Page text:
Shaky economies and currencies in emerging markets are fueling a global sell-off in stocks.
Fearful investors on Monday pushed prices lower across Asia and Europe, though the drops weren't as steep as last week. In the U.S. and in other rich countries, where economies are healthier, investors are also in retreat, but the selling is not as fierce.
Solid corporate earnings are offsetting fears of a slowing Chinese economy and the ripple effects of reduced stimulus from the Federal Reserve. The Dow Jones industrial average, for example, has fallen 5 percent over the past three days, less than the 8.4 percent drop in Argentina's Merval index.
KEEPING SCORE: The Dow rose 48 points, or 0.3 percent, at 15,928, lifted by a big jump in Caterpillar's fourth-quarter earnings. The Standard & Poor's 500 index rose two points, or 0.1 percent, to 1,792.
After surging in 2013, both indexes had their worst losses last week since 2012. That has stoked fear that they could be heading for a correction, or a fall of 10 percent or more from a peak. U.S. stocks have not had a correction since October 2011.
The Nasdaq composite on Monday was down 16 points, or 0.4 percent, to 4,111.
OVERSEAS ANGST: Most major European stock markets were lower. Germany's DAX fell 0.5 percent and France's CAC-40 declined 0.4 percent. Spain's benchmark index fell 1 percent. In Asia, the Hang Seng in Hong Kong and the Nikkei in Tokyo each fell more than 2 percent.
Stocks in emerging markets fell, again. The widely followed MSCI Emerging Markets ETF was down 0.7 percent. It has fallen 10 percent so far in 2014 after a nearly 6 percent loss last year.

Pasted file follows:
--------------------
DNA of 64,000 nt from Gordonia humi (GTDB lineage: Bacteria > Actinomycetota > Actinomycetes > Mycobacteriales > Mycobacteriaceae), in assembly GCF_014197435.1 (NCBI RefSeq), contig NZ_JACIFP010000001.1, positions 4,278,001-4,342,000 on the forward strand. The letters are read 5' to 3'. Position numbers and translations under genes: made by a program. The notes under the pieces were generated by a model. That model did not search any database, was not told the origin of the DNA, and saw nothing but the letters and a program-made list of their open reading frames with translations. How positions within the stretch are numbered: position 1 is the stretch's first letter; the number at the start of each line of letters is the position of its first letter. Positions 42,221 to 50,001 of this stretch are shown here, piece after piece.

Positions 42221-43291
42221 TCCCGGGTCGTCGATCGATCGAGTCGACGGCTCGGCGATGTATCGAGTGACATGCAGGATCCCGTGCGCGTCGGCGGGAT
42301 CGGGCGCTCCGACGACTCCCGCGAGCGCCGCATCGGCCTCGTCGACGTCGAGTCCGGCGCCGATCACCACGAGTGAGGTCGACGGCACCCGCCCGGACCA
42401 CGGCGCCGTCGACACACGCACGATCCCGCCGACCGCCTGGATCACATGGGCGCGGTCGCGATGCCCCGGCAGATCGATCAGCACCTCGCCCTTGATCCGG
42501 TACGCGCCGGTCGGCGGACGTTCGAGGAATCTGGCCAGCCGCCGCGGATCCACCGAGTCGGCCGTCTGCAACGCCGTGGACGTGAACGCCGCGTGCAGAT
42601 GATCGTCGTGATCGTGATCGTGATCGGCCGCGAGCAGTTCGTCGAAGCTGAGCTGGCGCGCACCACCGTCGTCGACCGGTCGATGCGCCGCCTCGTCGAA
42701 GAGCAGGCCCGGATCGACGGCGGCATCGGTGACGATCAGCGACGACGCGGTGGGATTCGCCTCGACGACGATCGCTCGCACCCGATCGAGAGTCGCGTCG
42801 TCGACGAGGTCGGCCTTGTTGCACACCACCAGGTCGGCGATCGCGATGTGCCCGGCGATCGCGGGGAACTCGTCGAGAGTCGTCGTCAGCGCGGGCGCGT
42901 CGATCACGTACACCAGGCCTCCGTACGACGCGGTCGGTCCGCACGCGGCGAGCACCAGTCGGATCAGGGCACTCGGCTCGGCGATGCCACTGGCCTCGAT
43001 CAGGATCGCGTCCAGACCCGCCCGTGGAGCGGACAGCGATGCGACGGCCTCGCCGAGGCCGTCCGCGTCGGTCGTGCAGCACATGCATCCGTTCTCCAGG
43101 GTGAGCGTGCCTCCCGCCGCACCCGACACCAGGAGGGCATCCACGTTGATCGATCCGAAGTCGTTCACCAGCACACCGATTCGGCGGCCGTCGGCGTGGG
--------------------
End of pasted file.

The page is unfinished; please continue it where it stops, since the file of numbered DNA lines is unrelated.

THE BACKGROUND: The turbulence in emerging markets has been driven partly by signs of an economic slowdown in China, which is a major importer of commodities from other developing countries. But problems elsewhere are playing a role, too.
In Argentina, where inflation is running as high as 30 percent, the peso has collapsed and the government is running short of U.S. dollar reserves it could use to buy its currency and prop it up. In South Africa, a strike by tens of thousands of platinum miners is raising the specter of violence in the streets. And in Turkey, a corruption scandal has destabilized the government and scared investors into selling the currency, the lira.
HOPEFUL SIGNS: Investors were encouraged by a recovery in Turkey's battered currency Monday. The lira hit a record low of 2.39 per dollar early in the day before recovering to 2.29 per dollar after the country's central bank said it would hold an emergency policy meeting on Tuesday.
Other emerging market currencies continued to weaken against the dollar. The South African rand fell another 0.6 percent to 11.16 per dollar, and Russia's ruble fell 0.6 percent to 34.72 per dollar.
In Argentina, the government eased currency controls, announcing Argentines can buy up $2,000 per month. The Argentine peso has fallen the most against the dollar in 12 years.
EARNINGS SURPRISES: Caterpillar was the biggest gainer in the Dow, rising $4.83, or nearly 6 percent, to $91 after the earth-moving equipment maker reported fourth-quarter net income that easily beat analyst estimates. Several companies report results after the market closes Monday, including Apple, Zions Bancorp and Seagate Technology.
THE QUOTE: "Earnings numbers are coming in good, but sales are weak and macroeconomic numbers are lower than expected -- new home sales, payroll, industrial production," said Steven Ricchiuto, chief economist at Mizuho Securities. "We're overdue for a correction."
REDUCED FED BOOST: The Fed scaled back its stimulus for the U.S. economy last month as signs of growing economic strength emerged. It reduced its monthly bond purchases to $75 billion from $85 billion. The dialing back of easy-money policies has hit some emerging markets hard. When the Fed was pushing U.S. rates lower, emerging markets saw capital flowing in from investors hunting for bigger returns than they could get in the United States. Now investment is flowing back to America, and hammering currencies in emerging markets. The Fed meets again Tuesday and Wednesday, and many economists expect the central bank to cut its stimulus further.
AVOIDING RISK: Small-company stocks fell more than the rest of the market, a signal that investors were dumping assets seen as risky. The Russell 2000 index gave up 13 points, or 1 percent, to 1,131. Power and phone companies rose. Investors buy these "defensive" stocks when they want to play it safe and collect a rich dividend.